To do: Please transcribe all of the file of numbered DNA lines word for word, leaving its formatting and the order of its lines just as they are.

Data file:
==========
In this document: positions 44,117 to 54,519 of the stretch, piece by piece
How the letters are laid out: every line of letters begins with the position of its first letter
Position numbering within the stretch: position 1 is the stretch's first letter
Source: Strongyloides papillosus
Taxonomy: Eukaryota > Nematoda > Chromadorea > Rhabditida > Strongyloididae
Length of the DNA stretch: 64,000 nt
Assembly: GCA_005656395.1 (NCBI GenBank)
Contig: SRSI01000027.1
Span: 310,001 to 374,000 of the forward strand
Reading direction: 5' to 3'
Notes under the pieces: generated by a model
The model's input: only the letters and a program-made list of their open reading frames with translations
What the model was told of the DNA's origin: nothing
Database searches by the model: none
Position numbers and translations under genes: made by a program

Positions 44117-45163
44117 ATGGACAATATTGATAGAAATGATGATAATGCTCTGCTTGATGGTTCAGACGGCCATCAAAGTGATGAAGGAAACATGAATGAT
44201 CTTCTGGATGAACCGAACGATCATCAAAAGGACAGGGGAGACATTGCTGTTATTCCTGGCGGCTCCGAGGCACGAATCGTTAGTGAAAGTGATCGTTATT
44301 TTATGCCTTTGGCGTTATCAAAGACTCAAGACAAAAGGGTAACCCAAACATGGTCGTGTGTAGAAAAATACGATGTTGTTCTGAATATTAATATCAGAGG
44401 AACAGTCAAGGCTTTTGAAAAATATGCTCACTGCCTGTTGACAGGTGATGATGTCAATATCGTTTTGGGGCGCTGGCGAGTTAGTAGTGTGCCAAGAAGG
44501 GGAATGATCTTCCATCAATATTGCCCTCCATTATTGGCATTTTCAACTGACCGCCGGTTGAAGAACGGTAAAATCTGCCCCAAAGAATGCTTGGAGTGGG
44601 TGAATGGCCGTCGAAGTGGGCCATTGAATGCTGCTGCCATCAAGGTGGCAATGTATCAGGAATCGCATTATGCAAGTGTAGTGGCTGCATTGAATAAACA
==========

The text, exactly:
In this document: positions 44,117 to 54,519 of the stretch, piece by piece
How the letters are laid out: every line of letters begins with the position of its first letter
Position numbering within the stretch: position 1 is the stretch's first letter
Source: Strongyloides papillosus
Taxonomy: Eukaryota > Nematoda > Chromadorea > Rhabditida > Strongyloididae
Length of the DNA stretch: 64,000 nt
Assembly: GCA_005656395.1 (NCBI GenBank)
Contig: SRSI01000027.1
Span: 310,001 to 374,000 of the forward strand
Reading direction: 5' to 3'
Notes under the pieces: generated by a model
The model's input: only the letters and a program-made list of their open reading frames with translations
What the model was told of the DNA's origin: nothing
Database searches by the model: none
Position numbers and translations under genes: made by a program

Positions 44117-45163
44117 ATGGACAATATTGATAGAAATGATGATAATGCTCTGCTTGATGGTTCAGACGGCCATCAAAGTGATGAAGGAAACATGAATGAT
44201 CTTCTGGATGAACCGAACGATCATCAAAAGGACAGGGGAGACATTGCTGTTATTCCTGGCGGCTCCGAGGCACGAATCGTTAGTGAAAGTGATCGTTATT
44301 TTATGCCTTTGGCGTTATCAAAGACTCAAGACAAAAGGGTAACCCAAACATGGTCGTGTGTAGAAAAATACGATGTTGTTCTGAATATTAATATCAGAGG
44401 AACAGTCAAGGCTTTTGAAAAATATGCTCACTGCCTGTTGACAGGTGATGATGTCAATATCGTTTTGGGGCGCTGGCGAGTTAGTAGTGTGCCAAGAAGG
44501 GGAATGATCTTCCATCAATATTGCCCTCCATTATTGGCATTTTCAACTGACCGCCGGTTGAAGAACGGTAAAATCTGCCCCAAAGAATGCTTGGAGTGGG
44601 TGAATGGCCGTCGAAGTGGGCCATTGAATGCTGCTGCCATCAAGGTGGCAATGTATCAGGAATCGCATTATGCAAGTGTAGTGGCTGCATTGAATAAACA